We work together better as a ‘Team of Teams’

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Was it just the churches where I served as pastor or is it the case in most churches that getting the music ministry and the children’s ministry on the same page can be a struggle?

Was it only in my churches that the Sunday School director and the youth ministry leaders, at times, seemed to have uniquely different and conflicting views of Sunday School in the youth department?

Maybe I was the only pastor who dealt with this, but it seemed that the deacons and personnel committee didn’t always see eye to eye on church staffing issues and the women’s ministry and the WMU could, at times, be on a different page.

And yet, everyone was a member of the same church and working toward the same ultimate goal of sharing the gospel with the lost in our community.

In Philippians 1:27, Paul writes, “Only let your manner of life be worthy of the gospel of Christ, so that whether I come and see you or am absent, I may hear of you that you are standing firm in one spirit, with one mind striving side by side for the faith of the gospel.” Paul strongly desires for the members of the church to work together.

In John 17, Jesus prays for his church, “that they may all be one, just as you, Father, are in me, and I in you, that they also may be in us, so that the world may believe that you have sent me.” Jesus’ prayer shows us that the unity of the church is a testimony to the world of his identity as the Messiah and to the truth of the gospel.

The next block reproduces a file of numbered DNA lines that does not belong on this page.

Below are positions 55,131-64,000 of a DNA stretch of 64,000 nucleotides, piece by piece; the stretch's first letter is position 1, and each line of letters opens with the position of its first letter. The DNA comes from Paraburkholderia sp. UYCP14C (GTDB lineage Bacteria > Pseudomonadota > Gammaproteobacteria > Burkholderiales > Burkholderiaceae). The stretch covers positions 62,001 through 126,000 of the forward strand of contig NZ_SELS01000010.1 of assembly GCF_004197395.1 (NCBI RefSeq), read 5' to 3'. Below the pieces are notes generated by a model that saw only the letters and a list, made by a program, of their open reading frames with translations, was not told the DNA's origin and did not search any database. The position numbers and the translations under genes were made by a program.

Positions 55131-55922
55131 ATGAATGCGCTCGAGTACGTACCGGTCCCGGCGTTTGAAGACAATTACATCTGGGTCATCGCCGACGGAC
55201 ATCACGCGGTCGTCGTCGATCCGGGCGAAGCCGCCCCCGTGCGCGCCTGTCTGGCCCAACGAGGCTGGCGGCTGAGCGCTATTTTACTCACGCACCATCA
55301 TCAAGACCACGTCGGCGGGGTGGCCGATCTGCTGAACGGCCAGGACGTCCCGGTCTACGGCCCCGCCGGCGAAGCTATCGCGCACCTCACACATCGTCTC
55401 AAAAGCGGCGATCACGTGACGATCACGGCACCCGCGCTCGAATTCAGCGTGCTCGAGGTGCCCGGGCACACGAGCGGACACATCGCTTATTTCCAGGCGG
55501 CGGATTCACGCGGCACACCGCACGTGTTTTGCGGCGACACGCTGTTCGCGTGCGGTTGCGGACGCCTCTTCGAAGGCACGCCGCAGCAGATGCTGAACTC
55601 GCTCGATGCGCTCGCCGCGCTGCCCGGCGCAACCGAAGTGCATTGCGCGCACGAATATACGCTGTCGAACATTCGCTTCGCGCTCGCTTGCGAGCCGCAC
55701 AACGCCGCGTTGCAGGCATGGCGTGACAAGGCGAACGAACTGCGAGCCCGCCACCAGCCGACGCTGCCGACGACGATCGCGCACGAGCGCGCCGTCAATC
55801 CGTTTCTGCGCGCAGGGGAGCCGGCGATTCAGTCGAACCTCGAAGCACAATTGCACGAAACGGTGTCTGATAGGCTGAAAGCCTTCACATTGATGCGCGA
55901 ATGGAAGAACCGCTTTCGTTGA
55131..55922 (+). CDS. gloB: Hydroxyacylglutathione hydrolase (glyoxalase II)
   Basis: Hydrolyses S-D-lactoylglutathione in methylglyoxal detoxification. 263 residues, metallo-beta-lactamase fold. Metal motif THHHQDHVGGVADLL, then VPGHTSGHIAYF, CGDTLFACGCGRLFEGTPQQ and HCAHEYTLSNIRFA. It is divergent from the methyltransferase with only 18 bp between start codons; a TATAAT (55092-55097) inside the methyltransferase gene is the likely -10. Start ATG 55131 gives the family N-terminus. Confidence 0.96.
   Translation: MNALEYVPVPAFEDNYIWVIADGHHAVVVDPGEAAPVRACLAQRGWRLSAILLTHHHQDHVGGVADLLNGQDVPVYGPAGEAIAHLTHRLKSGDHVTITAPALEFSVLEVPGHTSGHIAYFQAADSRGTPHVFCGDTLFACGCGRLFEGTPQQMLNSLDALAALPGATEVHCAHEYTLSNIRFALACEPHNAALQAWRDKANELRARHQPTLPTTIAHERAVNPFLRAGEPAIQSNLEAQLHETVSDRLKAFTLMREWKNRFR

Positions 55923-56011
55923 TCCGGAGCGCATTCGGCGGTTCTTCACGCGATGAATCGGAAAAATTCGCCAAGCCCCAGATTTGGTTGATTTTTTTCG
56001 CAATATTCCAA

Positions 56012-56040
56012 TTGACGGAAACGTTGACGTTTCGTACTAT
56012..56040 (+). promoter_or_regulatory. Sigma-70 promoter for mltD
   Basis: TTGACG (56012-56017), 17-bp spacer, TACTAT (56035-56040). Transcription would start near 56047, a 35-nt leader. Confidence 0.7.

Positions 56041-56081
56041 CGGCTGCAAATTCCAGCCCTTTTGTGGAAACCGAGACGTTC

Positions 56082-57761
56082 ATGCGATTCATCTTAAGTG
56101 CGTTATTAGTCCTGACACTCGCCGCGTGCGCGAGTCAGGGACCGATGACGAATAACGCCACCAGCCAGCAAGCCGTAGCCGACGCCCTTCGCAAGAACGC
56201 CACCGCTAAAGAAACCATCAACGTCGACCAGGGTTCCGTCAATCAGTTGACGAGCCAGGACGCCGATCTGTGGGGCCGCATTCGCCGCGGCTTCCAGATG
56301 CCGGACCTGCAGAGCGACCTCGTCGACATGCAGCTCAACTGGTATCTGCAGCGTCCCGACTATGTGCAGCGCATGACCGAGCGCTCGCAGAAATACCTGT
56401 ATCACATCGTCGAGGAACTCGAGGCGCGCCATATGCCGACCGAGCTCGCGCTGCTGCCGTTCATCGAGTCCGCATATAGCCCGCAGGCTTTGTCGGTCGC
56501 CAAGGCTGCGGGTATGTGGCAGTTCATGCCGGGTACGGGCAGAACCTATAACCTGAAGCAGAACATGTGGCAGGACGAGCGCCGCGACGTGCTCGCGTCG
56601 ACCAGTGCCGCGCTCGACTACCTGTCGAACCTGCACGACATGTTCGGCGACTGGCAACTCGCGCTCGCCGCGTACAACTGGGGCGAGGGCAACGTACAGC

I recently read the book Team of Teams. The lead author, Stanley McChrystal, is a retired four-star general whose last assignment was as the commander of all American and coalition forces in Afghanistan. McChrystal writes about how the deadliest, best trained, and most well-equipped fighting force in the history of war was struggling to defeat a group of poorly trained and scarcely resourced insurgents known as Al Qaeda in Iraq. Each branch of the U.S. military had highly-specialized and tremendously effective teams, but each of those teams functioned in its own strict command and control system. Those systems left them too siloed and too slow to react in the complex environment of urban warfare, terror cells, and the enemy’s ability to instantly communicate across a vast grid of online networks.

Here is McChrystal’s assessment of the situation:

“On its own, each team exhibited horizontal bonds of trust and a common sense of purpose … meaningful relationships between teams were nonexistent … to each unit, the piece of the war that really mattered was the piece inside their box on the org chart; they were fighting their own fights in their own silos.”

What it took for the U.S. military to succeed against Al Qaeda in Iraq was a transformation of those independent teams into what McChrystal calls a “Team of teams,” where everyone kept the mission first and committed to work together to accomplish it.

That struck a chord with me as I thought about our work in churches and our work at KBC. The local church with her various ministries and the churches of Kentucky, all working together, are an amazing Team of Teams. We are seeking to accomplish the ultimate mission of sharing the gospel with a lost and dying world. Kentucky Baptists, as we continue to work hard to work together, I am confident God will continue to use us to see that the mission is accomplished!

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